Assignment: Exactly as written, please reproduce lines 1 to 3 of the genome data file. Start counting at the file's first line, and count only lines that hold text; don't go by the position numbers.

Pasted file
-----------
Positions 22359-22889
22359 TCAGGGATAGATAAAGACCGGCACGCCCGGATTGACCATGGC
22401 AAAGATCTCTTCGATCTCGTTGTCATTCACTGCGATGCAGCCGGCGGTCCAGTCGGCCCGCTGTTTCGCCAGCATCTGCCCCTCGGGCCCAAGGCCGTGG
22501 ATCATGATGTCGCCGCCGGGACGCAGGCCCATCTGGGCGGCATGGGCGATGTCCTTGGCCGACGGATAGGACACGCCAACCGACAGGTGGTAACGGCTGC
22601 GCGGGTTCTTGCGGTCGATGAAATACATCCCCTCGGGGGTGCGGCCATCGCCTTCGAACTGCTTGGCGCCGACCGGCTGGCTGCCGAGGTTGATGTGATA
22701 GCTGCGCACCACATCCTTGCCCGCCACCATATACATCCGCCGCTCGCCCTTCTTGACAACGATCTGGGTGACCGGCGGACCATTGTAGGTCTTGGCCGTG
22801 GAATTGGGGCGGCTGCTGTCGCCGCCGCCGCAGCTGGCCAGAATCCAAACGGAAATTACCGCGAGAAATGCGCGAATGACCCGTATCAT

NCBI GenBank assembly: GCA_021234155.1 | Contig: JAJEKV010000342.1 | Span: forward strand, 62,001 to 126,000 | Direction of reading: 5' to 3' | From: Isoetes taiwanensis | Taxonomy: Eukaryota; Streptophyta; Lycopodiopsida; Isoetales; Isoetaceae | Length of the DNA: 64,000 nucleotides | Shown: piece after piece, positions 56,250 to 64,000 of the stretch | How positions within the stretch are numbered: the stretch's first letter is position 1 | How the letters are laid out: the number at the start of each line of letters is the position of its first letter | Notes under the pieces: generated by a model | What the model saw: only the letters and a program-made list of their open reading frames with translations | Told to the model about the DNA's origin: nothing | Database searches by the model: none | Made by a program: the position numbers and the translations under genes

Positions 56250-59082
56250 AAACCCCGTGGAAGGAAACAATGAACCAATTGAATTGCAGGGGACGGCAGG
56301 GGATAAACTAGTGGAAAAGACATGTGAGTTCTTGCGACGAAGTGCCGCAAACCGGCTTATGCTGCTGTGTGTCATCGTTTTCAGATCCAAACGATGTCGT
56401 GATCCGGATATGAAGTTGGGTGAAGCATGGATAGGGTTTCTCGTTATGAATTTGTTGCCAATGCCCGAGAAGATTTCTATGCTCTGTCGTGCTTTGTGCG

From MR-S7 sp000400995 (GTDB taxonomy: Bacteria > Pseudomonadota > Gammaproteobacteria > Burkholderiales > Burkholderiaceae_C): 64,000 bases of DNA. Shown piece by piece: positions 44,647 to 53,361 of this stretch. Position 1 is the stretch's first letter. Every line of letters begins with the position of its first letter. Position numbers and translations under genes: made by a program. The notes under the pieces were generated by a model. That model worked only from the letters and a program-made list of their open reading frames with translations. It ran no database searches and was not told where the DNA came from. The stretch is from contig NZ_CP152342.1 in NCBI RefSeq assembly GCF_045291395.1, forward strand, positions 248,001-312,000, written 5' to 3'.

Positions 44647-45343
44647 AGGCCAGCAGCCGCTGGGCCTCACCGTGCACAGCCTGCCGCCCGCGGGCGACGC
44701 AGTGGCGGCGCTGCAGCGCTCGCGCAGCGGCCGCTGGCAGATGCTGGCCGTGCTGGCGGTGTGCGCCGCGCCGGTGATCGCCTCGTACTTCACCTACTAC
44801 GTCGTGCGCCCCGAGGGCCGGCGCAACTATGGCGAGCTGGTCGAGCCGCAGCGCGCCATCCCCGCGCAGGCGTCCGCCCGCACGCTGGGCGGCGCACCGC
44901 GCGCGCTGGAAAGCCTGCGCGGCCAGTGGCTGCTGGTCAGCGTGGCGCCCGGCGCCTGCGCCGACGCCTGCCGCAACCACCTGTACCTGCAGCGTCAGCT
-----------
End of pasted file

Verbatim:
Positions 22359-22889
22359 TCAGGGATAGATAAAGACCGGCACGCCCGGATTGACCATGGC
22401 AAAGATCTCTTCGATCTCGTTGTCATTCACTGCGATGCAGCCGGCGGTCCAGTCGGCCCGCTGTTTCGCCAGCATCTGCCCCTCGGGCCCAAGGCCGTGG